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David Feherty on Tiger Woods, Padraig Harrington and the Harry Potter connection

David Feherty, December 2008
Victor Juhasz

It's been six months now since the Golden Gimp limped off to that place the paparazzi can't seem to find to lick his wounds and ponder upon a season bereft, cut short by injuries that would have rendered a lesser person (i.e., everyone) incapable of winning a kindergarten diaper dump-off, never mind a U.S. Open playoff.

Yet his untimely misfortune has been a gift to almost everyone in the industry, with the exception of TV viewers and TV networks, who, having sold commercial spots based on the ratings that were pulled in by the same events last year, have been running more makeup spots than Halle Berry.

In Tiger's absence I've noticed that more and more people have started referring to him as you-know-who, as if he is golf's equivalent of Lord Voldemort from the Harry Potter novels. For both of you who aren't familiar with these books, Voldemort is the all-powerful dark wizard whose black magic is so terrifying that saying his name out loud can induce involuntary brown magic in ones Fruit-of-the-Brooms.

For the last six months, there has undoubtedly been a strange symmetry between these two characters, with Tiger's influence permeating every nook of the game while he remains invisible. Nobody wants to bring up his name or ask the questions: Should majors in which you-know-who did not play have an asterisk? Does Padraig Harrington have a small lightning- bolt scar anywhere on his body? (He went to Catholic school, so he must have some scars.)

Maybe Padraig has been honing his wand skills and studying more than golf in Glasgow under gnarly old wizard Bob Torrance, in vile weather up at the Inver-clyde training center, not far from Haggs Castle (where, incidentally, I accidentally won the Scottish Open in 1986 while focused on the single swing thought, "I wonder why they call this place Haggs Castle? I don't see any castle." It was only in later years, when I sobered up and noticed that Glasgow is a town where Sean Connery passes for a good-looking woman, that I at least understood the Hagg part).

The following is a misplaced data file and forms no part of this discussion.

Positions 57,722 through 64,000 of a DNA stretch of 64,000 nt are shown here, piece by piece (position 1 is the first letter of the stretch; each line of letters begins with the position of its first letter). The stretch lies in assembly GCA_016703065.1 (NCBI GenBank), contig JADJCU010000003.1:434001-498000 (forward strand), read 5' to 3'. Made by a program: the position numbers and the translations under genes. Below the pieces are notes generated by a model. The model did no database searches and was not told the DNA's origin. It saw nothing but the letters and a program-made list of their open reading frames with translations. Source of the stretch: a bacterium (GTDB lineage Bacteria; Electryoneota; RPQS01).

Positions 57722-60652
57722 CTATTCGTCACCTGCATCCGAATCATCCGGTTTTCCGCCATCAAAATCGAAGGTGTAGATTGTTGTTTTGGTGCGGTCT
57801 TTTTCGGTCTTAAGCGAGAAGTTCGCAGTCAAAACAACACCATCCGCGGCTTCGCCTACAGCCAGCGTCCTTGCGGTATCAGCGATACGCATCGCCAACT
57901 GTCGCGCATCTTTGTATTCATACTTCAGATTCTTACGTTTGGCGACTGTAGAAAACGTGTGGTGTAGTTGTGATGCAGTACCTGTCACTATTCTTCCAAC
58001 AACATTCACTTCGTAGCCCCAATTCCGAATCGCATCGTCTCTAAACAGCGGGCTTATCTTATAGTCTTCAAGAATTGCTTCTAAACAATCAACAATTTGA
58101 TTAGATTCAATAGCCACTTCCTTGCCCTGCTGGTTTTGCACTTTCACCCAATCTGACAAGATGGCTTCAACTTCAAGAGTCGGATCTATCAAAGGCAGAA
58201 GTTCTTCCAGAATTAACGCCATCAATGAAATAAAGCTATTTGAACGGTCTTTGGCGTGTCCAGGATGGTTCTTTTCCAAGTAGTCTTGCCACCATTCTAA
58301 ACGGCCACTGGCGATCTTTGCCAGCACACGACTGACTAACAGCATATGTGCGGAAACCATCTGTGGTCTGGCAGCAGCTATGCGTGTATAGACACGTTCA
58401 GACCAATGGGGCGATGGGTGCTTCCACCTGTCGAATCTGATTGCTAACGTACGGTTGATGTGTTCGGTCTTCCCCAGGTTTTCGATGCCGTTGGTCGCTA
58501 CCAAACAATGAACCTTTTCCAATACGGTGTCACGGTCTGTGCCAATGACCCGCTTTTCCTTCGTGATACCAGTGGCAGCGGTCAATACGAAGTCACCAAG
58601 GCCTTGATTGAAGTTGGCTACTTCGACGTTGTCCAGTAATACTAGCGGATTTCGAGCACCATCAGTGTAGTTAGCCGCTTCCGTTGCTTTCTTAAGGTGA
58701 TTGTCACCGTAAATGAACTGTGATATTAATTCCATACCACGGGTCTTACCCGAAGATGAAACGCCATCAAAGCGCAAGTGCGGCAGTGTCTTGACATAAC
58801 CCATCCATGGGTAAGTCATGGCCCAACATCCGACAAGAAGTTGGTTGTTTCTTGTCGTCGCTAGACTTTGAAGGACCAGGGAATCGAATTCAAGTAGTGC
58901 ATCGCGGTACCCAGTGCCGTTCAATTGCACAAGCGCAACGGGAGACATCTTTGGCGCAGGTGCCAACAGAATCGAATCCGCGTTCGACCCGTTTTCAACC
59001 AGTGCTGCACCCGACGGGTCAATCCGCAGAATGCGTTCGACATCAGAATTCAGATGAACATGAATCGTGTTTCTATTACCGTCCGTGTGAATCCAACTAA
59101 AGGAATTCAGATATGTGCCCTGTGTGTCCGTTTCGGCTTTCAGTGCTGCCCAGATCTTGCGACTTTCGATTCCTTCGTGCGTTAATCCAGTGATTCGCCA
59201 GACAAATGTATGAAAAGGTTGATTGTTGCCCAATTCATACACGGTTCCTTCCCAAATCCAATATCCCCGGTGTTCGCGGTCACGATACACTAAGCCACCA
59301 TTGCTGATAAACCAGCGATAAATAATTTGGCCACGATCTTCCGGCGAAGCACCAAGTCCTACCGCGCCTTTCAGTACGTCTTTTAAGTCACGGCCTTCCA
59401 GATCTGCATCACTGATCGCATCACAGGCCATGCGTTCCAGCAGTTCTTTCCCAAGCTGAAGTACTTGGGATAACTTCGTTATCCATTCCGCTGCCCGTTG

You see, it all makes sense! Bob Torrance fargles the English language (fargling is an ancient Scottish tongue that sounds like a cross between a fart and gargling) and prefers to be understood only by those whom he is teaching at any given time. Bob could be Dumbledore, and that mud-heap at which he teaches could just as easily be Hogwarts! Ordinary Muggles like you and I can't see it, just as ordinary commuters couldn't see the platform or the train that took Harry, Hermione and the Weasley brothers out of London.

To top it all off, the author of the Harry Potter series, J.K. Rowling, lives in Scotland, and Harry Potter's initials are H.P. Transpose those and what do you get? P.H. — Padraig Harrington! This is exactly the kind of total crap that makes perfect sense to me!

So what will happen when the Dark Lord returns? Believe me, I'm as proud as anyone of Padraig and everything he's accomplished, but like almost everyone else in golf, I want my you-know-who back.

For years, I've been telling people how good the rest of the players on Tour are, and it's no insult to them that they have seldom been able to beat you-know-who, but the response I most commonly receive is, "Well, maybe, but they still look like duffers to me," and at worst, letters from illiterate Klan members in denial.

I can't help but think, though, that there is a silver lining to the cloud that has been partially obscuring golf since the U.S. Open. Without Tiger, the standard of play has still been stunning. It's a pity fewer people have been watching, but I know we did add at least one golf fan to our audience, who before the U.S. Open hadn't been tuning in. I'll give you a clue: his initials are T.W.

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